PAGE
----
NHTSA Proposes Minimum Sound Standards For EVs, Hybrids

While not exactly on schedule, the National Highway Transportation Safety Administration (NHTSA) said yesterday it is moving forward with the rule making process requiring an alert sound for pedestrians to be emitted by all hybrids and electric vehicles (EVs).

The Pedestrian Safety Enhancement Act (PSEA) that was signed into law January of last year gave NHTSA a statutory deadline of 18 months to begin rulemaking for setting federal standards for the vehicle alert sounds. Although that deadline – July 4, 2012 ¬– passed with no action, NHTSA is finally getting underway with the process.

In NHTSA’s notice of intent of rulemaking for the act, the PSEA standard must specify performance requirements for an alert sound that enables visually impaired and other pedestrians to reasonably detect EVs and HVs operating below their cross-over speed.

The administration defines cross-over speed as, “the speed at which tire noise, wind resistance, or other factors make an EV or HV detectable by pedestrians without the aid of an alert sound.”

The definition requires NHTSA to determine the speed at which an alert sound is no longer necessary, which the administration said today is less than 18 mph. Above that speed NHTSA says vehicles make sufficient noise to allow pedestrians and bicyclists to detect them without added sound.

The new rules would also apply to electric motorcycles and heavy-duty vehicles.

Some alternative fuels vehicles, like the Fisker Karma and Chevy Volt, already have a sound-making device in place, but most others do not.

Adding external speakers to quiet vehicles would cost about $25 million a year, or about $35 per light vehicle, NHTSA said. About $1.48 million of the annual costs would be to equip large trucks and buses and motorcycles with sound, according to NHTSA.

The PSEA requires that the final rule establishing the sound standard be issued by Jan. 4, 2014, and include a phase-in schedule that concludes with “full compliance with the required motor vehicle safety standard for motor vehicles manufactured on or after September 1st of the calendar year that begins three years after the date on which the final rule is issued.”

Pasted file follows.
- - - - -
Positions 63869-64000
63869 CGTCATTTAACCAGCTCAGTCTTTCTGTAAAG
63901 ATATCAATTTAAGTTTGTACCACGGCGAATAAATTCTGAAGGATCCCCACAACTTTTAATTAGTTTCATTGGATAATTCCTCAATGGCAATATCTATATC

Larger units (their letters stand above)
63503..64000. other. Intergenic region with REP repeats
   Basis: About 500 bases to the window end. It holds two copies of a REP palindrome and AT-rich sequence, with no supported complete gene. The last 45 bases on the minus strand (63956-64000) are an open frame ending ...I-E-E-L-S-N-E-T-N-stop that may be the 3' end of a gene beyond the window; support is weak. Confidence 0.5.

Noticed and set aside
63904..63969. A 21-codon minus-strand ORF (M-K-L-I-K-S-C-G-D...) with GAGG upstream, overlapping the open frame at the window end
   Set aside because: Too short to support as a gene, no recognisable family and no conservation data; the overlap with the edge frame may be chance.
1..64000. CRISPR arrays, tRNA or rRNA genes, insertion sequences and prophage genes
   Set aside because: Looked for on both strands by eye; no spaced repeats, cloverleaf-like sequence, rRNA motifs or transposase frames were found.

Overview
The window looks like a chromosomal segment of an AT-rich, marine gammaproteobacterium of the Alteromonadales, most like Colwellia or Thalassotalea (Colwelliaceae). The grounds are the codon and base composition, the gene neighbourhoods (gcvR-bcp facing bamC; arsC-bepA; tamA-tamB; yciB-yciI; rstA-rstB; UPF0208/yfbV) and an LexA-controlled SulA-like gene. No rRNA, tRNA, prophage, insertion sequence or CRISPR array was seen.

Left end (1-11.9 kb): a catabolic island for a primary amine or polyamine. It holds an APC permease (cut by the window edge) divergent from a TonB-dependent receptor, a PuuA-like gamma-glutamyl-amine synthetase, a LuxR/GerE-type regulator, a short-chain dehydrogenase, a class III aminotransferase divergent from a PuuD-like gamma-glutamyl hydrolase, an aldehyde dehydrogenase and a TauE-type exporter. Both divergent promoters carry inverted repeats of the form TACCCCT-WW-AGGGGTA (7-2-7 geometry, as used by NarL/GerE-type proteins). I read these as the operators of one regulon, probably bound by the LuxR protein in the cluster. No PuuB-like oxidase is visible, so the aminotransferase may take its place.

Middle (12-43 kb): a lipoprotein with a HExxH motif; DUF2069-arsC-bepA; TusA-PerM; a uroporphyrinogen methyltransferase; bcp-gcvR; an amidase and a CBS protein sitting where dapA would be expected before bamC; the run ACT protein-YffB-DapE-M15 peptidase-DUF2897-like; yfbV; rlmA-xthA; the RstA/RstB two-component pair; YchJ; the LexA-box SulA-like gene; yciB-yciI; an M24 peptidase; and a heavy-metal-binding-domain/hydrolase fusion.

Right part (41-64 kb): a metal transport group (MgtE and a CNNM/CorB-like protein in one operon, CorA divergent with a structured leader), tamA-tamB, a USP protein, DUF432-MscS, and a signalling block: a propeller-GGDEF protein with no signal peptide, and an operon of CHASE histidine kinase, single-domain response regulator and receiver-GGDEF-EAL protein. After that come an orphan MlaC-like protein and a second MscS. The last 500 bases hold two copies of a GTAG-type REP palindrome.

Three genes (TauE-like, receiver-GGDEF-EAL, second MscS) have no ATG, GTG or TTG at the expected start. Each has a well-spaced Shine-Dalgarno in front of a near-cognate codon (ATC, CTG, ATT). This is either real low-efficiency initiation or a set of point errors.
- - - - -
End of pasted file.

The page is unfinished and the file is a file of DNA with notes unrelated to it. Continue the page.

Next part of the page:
For example this means that if the final rule is issued Jan. 4, 2014, compliance would begin on Sept. 1, 2015, marking the start of a three-year phase-in period.

“Our proposal would allow manufacturers the flexibility to design different sounds for different makes and models while still providing an opportunity for pedestrians, bicyclists and the visually impaired to detect and recognize a vehicle and make a decision about whether it is safe to cross the street,” said NHTSA Administrator David Strickland.

NHTSA estimates that if this proposal were implemented there would be 2,800 fewer pedestrian and pedalcyclist injuries over the life of each model year of hybrid cars, trucks and vans and low speed vehicles, as compared to vehicles without sound.

“Safety is our highest priority, and this proposal will help keep everyone using our nation’s streets and roadways safe, whether they are motorists, bicyclists or pedestrians, and especially the blind and visually impaired,” said U.S. Transportation Secretary Ray LaHood.

NHTSA has 14 sample sounds here that it says could be used as alerting sounds, some of which the administration says would not meet the proposed specifications.